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Thursday, March 29, 2007

The blind arrogance of Comrade Peretz

On Tuesday night, one of my kids came into my office giggling and announced that 'defense' minister Amir Comrade Peretz announced that if (God forbid) he wins the Labor primary next month, he would demand to be made Finance Minister instead of Defense Minister. I told my son not to worry - there is no way Peretz will be Finance Minister. And for all the same reasons he was not made Finance Minister a year ago.

But the fact that Peretz feels no shame in demanding that he be made Finance Minister says something very sad about the state of politics in this country. I'm not sure whether Peretz is blind to reality or he is just so arrogant that it doesn't matter to him. It's probably a combination of both.

This morning, the JPost's editorial dismembers Peretz limb by limb (there's a cruder way of saying it, and yes, they did that too). Deservedly:
To call it "comic" would certainly capture one aspect; "pathetic" another. But neither of these words encompasses the blind arrogance that Peretz's desperate act projects, or the sense of helplessness and anger citizens feel when confronted with politicians who so brazenly cling to power despite the near total loss of the public's confidence.


The best that can be said about Peretz's announcement is that he at least has indirectly admitted that he should not be defense minister. But if this is so he should resign. Whether he is given a different job is immaterial to his fitness for a critical security post at a time when our nation faces such serious threats.

If Peretz recognizes that he must step down, but will only leave if given a particular position, he is engaging in a form of political blackmail. This is not only unacceptable in its own right, but disqualifies him for any other senior government position.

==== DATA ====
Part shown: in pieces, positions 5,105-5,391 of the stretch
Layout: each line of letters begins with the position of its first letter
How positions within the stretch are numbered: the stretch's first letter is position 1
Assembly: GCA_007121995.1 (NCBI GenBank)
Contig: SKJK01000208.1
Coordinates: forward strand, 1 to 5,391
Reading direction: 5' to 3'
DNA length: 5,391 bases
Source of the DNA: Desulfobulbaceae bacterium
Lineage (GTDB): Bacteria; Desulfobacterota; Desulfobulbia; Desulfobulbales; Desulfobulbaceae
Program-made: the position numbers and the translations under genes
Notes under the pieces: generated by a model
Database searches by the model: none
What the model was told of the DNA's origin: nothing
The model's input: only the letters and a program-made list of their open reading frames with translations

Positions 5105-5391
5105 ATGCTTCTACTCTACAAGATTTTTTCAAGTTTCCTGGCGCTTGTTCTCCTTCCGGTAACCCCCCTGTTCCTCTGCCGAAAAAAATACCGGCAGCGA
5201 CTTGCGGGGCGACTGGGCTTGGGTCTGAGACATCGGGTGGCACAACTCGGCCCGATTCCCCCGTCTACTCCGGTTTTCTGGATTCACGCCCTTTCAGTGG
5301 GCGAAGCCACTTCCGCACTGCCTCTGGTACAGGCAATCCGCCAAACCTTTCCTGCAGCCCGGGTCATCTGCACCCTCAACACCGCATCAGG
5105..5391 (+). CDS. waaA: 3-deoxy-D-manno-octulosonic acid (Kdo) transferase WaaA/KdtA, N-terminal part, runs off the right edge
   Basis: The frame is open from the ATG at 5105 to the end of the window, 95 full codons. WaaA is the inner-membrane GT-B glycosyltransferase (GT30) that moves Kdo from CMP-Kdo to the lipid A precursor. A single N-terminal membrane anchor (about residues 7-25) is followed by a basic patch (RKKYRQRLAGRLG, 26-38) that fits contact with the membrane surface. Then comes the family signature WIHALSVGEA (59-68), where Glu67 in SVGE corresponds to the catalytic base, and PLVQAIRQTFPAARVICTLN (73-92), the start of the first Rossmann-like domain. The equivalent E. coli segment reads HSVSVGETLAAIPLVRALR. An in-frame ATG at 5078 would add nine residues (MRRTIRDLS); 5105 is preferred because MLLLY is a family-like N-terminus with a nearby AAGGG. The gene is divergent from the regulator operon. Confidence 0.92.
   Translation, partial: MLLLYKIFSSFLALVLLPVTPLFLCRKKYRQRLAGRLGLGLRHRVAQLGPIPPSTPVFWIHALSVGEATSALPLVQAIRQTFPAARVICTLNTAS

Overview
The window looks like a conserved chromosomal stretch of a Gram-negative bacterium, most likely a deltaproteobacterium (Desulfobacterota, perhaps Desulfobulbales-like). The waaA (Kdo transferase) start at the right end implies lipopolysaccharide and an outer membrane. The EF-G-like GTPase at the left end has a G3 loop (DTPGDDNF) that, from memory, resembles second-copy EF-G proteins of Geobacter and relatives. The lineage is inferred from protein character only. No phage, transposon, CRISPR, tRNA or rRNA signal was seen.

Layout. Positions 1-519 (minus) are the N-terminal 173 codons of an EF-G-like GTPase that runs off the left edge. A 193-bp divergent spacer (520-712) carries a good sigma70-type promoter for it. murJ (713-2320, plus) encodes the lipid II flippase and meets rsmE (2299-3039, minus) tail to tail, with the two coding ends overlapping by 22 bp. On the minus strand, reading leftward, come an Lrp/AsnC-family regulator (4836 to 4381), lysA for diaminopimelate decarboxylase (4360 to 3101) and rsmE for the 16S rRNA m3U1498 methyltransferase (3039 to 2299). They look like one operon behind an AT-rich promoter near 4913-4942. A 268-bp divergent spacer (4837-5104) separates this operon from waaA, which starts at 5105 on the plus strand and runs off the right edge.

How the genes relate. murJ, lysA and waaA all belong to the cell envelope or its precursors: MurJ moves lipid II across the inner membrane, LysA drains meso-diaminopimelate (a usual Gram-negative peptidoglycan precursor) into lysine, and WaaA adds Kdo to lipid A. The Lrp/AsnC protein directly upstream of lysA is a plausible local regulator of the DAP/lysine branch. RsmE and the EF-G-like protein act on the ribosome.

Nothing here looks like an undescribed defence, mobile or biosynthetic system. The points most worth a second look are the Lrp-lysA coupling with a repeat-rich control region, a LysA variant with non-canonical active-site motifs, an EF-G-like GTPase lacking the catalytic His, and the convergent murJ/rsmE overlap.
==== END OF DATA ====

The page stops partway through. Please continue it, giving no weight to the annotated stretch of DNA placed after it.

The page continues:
These days, the ideal of public servants who will always put the public's interest ahead of their own seems somewhat quaint and, all too often at the highest levels, honored more in the breach than in practice. But even in our current cynical climate there should be limits to the degree this principle can be so blatantly flouted.

Given the public's view of Amir Peretz, and given the possibility that the current finance minister will have to resign under suspicion or in disgrace, can anyone argue that Peretz is the right man to revitalize the Finance Ministry?

We need leaders in the top echelons of government of whom the public can plausibly feel, at a minimum, that they are competent to do their jobs and will put the national interest above their own. Peretz has demonstrated a profound failure to do the latter, so there is no reason to think he would do so in a different ministry.

As it happens, Peretz would make a terrible finance minister on policy grounds alone, given his long career defending the most powerful public workers in the land. Our economy needs more, not less, of the reforms that raised growth and lowered unemployment, and that Peretz would fight tooth and nail.
For those who have forgotten, I called for Peretz's resignation on June 27, 2006 - just two days after Gilad Shalit was kidnapped: